Fran Landesman (born Frances Deitsch; October 21, 1927 – July 23, 2011) was an American lyricist and poet. She grew up in New York City and lived for years in St. Louis, Missouri, where her husband Jay Landesman operated the Crystal Palace nightclub. One of her best-known songs is "Spring Can Really Hang You up the Most".

Fran Landesman
Frances Deitsch

October 21, 1927
DiedJuly 23, 2011(2011-07-23) (aged 83)
London, U.K.
Alma materTemple University; Fashion Institute of Technology
Occupation(s)Lyricist and poet
Notable work"Spring Can Really Hang You up the Most"
(m. 1950; died 2011)
Children2, inc. Cosmo Landesman

Early life and education edit

She was born Frances Deitsch in New York City in 1927,[1] Her mother was a journalist and a father was a dress manufacturer. Her brother, Sam Deitsch, founded and operated some neighborhood bars in St. Louis and, with his partner Ed Moose, later founded the Washington Square Bar and Grill in San Francisco.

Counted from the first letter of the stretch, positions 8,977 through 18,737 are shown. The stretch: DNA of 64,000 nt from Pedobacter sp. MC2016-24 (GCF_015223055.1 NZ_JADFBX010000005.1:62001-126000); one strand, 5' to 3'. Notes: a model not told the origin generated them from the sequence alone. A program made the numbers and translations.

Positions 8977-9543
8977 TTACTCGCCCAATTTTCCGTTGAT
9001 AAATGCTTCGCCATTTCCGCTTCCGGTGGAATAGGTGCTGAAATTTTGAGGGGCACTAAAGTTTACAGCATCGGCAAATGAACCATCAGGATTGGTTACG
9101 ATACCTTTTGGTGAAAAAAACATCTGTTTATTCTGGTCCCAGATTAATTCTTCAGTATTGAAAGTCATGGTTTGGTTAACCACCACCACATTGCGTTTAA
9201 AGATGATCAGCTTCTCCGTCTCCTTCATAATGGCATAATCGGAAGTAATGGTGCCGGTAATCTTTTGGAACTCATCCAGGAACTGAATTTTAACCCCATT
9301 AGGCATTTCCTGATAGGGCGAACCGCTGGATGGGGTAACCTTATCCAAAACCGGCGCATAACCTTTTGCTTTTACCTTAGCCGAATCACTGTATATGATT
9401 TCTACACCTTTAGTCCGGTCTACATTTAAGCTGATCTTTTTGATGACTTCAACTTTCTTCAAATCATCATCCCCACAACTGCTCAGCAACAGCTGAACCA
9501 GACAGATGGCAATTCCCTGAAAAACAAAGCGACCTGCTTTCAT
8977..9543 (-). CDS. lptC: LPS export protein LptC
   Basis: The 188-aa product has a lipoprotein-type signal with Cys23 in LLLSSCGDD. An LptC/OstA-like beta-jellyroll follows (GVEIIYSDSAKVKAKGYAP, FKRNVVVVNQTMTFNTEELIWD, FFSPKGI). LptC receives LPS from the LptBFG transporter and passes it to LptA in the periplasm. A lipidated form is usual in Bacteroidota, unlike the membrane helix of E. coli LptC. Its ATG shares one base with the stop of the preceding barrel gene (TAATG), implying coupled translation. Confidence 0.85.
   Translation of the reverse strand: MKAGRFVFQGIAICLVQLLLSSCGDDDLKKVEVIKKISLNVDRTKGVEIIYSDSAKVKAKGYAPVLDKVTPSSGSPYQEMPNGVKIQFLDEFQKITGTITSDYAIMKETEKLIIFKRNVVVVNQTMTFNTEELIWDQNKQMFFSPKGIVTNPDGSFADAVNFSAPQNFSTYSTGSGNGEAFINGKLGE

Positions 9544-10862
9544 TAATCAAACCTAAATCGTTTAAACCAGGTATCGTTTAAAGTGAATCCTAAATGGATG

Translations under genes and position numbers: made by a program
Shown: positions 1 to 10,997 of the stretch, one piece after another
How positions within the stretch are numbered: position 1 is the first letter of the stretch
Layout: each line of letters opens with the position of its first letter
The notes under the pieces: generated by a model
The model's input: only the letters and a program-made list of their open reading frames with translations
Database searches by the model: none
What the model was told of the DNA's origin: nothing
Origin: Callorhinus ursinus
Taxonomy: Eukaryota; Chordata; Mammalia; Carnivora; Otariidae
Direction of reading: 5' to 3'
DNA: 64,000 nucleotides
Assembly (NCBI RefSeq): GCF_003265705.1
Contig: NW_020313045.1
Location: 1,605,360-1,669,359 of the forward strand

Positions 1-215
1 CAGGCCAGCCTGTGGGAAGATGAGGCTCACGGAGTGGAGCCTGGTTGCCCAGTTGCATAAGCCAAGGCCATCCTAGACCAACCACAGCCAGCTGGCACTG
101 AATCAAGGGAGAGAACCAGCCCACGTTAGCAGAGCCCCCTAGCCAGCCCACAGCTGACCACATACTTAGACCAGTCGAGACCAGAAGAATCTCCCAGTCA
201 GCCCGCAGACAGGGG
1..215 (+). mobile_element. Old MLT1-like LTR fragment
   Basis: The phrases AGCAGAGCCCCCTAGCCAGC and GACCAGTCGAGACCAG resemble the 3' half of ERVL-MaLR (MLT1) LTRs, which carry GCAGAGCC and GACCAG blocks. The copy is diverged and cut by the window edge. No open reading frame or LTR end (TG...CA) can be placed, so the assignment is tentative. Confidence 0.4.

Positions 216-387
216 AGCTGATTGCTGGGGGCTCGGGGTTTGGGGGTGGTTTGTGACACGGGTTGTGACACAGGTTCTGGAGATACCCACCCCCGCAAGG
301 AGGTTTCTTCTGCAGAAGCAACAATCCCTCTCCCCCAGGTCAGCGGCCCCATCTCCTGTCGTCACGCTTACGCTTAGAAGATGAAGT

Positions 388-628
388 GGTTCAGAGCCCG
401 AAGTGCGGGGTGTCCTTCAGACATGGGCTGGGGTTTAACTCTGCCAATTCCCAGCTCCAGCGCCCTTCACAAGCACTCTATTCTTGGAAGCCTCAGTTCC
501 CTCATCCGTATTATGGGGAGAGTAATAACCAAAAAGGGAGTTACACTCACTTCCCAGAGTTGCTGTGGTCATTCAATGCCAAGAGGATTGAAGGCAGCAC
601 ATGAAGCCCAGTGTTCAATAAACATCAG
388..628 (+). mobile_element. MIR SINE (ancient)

Deitsch attended private schools through high school. For college, she studied at Temple University in Philadelphia and the Fashion Institute of Technology in New York City.[1] There she initially worked in the fashion industry, as her father did.

While in New York, Deitsch met writer Jay Landesman, the publisher of the short-lived Neurotica magazine, whom she married on July 15, 1950. They had two sons, Cosmo, who became a journalist, and Miles Davis Landesman, who became a musician and performance artist. Their nephew Rocco Landesman became a producer.